THERE will be wars and rumours of wars, the Good Book tells about the last days. Well there are certainly wars galore as the carcass of the old Ottoman Empire is fought over by every possible interest group. But now a new epicentre of global instability has reappeared just in time for Brexit – Europe itself. And I mean nuclear instability.

Consider: on July 15 there was an attempted – but botched – military coup in Turkey against President Erdogan’s pro-Islamic government. Turkey, you will remember, is also heavily involved in the twin conflicts in Syria and Iraq. In fact, till recently, the Turkish border with Syria remained remarkably open to Daesh because Erdogan wanted to use them to put pressure on the neighbouring Kurds, whose demand for independence from Turkey is seen by the regime as a bigger threat than Islamic terrorism. Following the July coup attempt, however, Erdogan closed the border to Daesh and moved Turkish troops south into Syria, less with a view to confronting Daesh and more to containing the Kurdish YPG, which hopes to create its own mini state in north Syria.

Why should we be concerned by all this Byzantine manoeuvring? Because the volatile Turkish-Syrian border is the last place you would place nuclear weapons. Unless, of course, you happen to be the Pentagon. Bizarrely, the US has long used the Turkish air force base at Incirlik, 100 kilometres from the Syrian border, as the location to store around 50 B-61 tactical nuclear weapons. That constitutes some 25 per cent of the tactical nukes in the Nato stockpile.

By the way, the notion that a nuclear bomb is “tactical” has always been a misnomer. It suggests a weapon that is to be used on the battlefield against limited targets. But the whole point of a nuke is that it splatters everything and anything. The real point about the B-61 is that it is small enough to be hung on a plane and dropped anywhere close by. Which makes it great for nuclear blackmail. Hence the stockpile of B-61s at Incirlik, within striking distance of Russia, Iran and a series of Arab dictatorships.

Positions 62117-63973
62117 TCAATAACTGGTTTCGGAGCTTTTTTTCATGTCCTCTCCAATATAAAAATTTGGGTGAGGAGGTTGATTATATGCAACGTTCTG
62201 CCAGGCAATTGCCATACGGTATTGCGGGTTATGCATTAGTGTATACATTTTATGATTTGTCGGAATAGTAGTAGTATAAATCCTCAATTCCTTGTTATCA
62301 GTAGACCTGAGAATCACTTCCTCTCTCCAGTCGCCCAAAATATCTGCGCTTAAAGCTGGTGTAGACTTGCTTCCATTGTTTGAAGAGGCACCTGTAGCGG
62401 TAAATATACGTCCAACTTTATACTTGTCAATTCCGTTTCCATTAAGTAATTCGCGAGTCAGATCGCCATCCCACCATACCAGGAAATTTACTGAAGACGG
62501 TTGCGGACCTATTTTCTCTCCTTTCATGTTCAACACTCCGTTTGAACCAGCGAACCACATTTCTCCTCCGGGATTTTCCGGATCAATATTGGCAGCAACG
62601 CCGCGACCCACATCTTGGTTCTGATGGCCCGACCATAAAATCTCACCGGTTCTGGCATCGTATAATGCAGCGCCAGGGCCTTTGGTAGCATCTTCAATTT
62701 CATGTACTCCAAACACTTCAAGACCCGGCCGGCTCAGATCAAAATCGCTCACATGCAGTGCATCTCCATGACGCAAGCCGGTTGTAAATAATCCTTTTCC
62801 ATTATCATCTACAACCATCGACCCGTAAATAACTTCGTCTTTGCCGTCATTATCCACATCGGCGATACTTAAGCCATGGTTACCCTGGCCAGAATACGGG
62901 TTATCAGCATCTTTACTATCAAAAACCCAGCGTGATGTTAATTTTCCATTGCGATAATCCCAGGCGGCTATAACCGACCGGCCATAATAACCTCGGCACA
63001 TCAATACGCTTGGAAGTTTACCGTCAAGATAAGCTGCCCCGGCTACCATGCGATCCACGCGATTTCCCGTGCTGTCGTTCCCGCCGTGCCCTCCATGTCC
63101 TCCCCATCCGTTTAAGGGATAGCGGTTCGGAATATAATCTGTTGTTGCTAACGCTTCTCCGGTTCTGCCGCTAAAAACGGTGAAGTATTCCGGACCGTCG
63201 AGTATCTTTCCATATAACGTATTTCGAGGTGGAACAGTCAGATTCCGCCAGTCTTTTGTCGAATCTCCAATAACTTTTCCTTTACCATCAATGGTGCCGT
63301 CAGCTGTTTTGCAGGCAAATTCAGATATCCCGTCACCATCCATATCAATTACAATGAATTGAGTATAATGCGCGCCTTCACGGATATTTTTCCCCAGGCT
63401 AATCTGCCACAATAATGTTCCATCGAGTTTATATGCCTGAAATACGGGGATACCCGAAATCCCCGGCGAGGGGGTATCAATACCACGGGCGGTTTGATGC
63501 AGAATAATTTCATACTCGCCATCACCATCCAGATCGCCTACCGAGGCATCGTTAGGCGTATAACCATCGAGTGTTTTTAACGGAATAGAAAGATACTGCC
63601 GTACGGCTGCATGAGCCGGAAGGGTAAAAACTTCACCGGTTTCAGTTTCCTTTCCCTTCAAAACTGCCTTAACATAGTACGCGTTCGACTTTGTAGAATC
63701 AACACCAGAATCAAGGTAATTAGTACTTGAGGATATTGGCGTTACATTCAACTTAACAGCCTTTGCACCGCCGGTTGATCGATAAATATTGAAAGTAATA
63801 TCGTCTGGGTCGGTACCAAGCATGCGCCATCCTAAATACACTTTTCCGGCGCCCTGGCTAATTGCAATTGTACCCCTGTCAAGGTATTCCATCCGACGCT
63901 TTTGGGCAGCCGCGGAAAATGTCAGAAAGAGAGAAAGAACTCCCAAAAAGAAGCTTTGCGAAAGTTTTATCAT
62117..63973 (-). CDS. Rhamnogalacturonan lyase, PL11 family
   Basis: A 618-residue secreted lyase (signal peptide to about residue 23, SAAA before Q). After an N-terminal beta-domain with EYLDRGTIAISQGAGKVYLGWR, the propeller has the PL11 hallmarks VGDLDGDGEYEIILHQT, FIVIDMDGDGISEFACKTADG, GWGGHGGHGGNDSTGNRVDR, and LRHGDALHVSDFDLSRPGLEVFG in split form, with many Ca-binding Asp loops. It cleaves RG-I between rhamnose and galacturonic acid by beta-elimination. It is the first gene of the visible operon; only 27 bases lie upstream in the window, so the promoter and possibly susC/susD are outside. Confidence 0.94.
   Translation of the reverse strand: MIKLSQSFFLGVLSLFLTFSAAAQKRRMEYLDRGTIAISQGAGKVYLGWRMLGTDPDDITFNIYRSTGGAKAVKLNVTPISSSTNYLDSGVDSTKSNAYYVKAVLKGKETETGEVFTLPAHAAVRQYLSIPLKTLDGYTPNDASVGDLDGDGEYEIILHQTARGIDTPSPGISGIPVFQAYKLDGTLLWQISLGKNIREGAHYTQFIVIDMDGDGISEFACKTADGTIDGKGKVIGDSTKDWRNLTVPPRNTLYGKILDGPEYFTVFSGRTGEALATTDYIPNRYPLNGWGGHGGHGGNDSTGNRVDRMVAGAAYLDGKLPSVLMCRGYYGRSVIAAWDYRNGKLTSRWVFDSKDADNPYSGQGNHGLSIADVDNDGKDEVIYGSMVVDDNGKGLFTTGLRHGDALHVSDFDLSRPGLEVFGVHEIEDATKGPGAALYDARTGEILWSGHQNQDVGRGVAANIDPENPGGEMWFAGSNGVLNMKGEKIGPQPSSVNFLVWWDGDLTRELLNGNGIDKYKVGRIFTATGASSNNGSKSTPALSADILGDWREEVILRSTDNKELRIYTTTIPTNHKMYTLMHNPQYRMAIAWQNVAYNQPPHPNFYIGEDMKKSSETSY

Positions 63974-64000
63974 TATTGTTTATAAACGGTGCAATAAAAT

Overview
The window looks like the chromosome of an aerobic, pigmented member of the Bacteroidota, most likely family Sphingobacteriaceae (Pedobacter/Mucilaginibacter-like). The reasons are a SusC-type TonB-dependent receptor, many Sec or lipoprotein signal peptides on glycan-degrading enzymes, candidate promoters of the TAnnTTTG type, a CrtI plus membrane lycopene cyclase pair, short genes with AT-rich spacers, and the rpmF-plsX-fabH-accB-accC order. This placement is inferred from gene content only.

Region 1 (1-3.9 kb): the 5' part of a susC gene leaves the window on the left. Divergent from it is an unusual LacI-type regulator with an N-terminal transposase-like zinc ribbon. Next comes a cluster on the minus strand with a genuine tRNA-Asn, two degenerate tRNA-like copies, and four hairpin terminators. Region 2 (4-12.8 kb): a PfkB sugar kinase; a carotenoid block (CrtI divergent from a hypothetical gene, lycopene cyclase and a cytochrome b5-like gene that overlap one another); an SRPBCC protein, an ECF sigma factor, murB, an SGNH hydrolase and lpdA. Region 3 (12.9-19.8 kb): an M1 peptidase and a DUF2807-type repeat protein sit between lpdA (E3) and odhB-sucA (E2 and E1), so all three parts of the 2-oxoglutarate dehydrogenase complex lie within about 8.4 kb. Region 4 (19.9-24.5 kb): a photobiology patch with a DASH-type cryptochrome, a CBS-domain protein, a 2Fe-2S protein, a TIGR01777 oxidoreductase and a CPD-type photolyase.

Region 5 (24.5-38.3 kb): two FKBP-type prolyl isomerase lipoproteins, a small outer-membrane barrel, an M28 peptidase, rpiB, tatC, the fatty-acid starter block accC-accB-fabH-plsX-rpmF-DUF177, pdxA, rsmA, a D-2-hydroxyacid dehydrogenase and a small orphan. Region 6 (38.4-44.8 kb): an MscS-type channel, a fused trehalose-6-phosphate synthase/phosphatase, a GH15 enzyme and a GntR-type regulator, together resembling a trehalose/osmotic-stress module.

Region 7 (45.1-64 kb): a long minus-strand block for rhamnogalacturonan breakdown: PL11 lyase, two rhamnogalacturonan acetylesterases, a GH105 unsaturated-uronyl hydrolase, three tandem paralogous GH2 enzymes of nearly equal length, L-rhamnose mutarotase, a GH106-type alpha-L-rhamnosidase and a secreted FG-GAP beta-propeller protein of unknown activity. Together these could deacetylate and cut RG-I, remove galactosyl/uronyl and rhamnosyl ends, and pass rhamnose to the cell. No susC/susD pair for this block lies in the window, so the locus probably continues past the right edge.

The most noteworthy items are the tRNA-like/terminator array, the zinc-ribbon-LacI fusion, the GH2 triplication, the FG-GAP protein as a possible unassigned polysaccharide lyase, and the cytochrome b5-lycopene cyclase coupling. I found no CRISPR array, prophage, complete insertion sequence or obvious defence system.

Here’s another thing about the nifty B-61. Its explosive yield can be adjusted to suit a particular mission. The A-bomb that destroyed Hiroshima had an explosive force equivalent to about fifteen kilotons of TNT. The so-called “dial-a-yield” of the B-61 bombs at Incirlik can be adjusted from 0.3 kilotons to as many as a hundred and seventy kilotons. The point of this technological nonsense is that the Pentagon can always claim the B-61 stockpile in Turkey is not an offensive capability but a mere “tactical” and “defensive” weapon should Turkey be attacked. But hint, hint: we can always dial the bombs up to five times Hiroshima size if we want to – so behave!

At least this was the game plan till the night of 15 July and that failed military coup. On that night, all hell broke loose at Incirlik airbase. Subsequently, the base commander, General Bekir Ercan Van, was arrested for supporting the coup. Fearing General Van’s loyalty, pro-Erdogan units surrounded the airfield and cut off the power. Fortunately, local US personnel had a back-up generator. But that was the least of their worries with a full-scale coup going on.

Let’s face it: anybody with a few tanks could have helped themselves to 50 B-61 nukes, in the confusion. That includes General Van, President Erdogan, the Kurds or Daesh. Impossible? Back in 2010, local peace activists climbed over a fence at the Kleine Brogel Airbase, in Belgium, home to another stockpile of American “tactical” nukes. They then cut through a second fence, entered the hardened shelter containing the nuclear weapons, and placed anti-nuclear stickers on the walls.